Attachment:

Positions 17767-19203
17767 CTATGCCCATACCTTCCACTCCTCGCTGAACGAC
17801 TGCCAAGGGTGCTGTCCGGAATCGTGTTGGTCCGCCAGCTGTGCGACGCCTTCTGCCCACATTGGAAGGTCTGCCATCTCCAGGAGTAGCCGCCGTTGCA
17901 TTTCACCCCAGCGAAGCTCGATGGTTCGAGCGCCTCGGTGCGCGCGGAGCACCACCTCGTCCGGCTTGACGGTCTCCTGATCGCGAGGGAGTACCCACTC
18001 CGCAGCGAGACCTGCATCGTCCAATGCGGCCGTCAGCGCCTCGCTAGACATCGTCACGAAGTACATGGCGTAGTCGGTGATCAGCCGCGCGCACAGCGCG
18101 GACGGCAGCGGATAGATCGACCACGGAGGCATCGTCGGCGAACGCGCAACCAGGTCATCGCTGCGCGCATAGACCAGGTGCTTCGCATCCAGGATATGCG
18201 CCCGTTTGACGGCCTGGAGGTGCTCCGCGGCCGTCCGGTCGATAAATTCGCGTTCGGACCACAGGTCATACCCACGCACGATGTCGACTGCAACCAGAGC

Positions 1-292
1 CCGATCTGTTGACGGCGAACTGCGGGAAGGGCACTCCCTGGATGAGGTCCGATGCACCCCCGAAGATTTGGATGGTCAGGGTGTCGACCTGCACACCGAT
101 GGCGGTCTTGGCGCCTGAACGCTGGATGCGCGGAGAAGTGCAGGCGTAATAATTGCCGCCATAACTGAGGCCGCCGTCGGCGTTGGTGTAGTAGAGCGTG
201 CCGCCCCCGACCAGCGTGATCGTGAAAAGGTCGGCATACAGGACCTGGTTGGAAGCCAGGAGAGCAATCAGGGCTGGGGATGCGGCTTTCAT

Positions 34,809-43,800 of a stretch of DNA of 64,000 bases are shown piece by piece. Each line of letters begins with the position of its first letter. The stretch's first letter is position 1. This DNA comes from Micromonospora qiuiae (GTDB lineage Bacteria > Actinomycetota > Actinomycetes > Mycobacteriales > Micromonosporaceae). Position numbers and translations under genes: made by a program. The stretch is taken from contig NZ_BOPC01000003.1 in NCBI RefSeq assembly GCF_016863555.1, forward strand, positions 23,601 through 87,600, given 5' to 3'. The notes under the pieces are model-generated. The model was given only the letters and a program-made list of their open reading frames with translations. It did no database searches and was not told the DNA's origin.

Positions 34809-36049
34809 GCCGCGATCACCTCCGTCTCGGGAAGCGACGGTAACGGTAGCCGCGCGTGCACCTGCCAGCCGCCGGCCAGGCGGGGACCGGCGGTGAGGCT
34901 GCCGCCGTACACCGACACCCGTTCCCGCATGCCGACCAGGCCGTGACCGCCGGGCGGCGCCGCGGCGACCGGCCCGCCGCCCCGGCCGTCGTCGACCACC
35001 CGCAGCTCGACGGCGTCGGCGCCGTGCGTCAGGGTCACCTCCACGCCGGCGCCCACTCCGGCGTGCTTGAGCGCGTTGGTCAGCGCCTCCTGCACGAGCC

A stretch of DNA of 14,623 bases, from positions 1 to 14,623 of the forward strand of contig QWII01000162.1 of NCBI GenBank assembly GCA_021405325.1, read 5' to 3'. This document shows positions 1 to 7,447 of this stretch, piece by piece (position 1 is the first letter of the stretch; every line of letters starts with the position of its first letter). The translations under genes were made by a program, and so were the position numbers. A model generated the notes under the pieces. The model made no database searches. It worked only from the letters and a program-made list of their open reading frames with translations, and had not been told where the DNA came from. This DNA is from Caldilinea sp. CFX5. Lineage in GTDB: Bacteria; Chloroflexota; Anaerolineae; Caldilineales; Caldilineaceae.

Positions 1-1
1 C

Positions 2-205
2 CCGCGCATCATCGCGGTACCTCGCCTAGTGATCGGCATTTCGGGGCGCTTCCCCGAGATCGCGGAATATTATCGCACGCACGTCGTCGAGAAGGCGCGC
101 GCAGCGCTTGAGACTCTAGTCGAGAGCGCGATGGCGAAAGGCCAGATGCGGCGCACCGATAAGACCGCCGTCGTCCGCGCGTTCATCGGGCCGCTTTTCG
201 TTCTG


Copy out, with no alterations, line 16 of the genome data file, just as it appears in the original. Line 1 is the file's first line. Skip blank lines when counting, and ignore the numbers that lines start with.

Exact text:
35001 CGCAGCTCGACGGCGTCGGCGCCGTGCGTCAGGGTCACCTCCACGCCGGCGCCCACTCCGGCGTGCTTGAGCGCGTTGGTCAGCGCCTCCTGCACGAGCC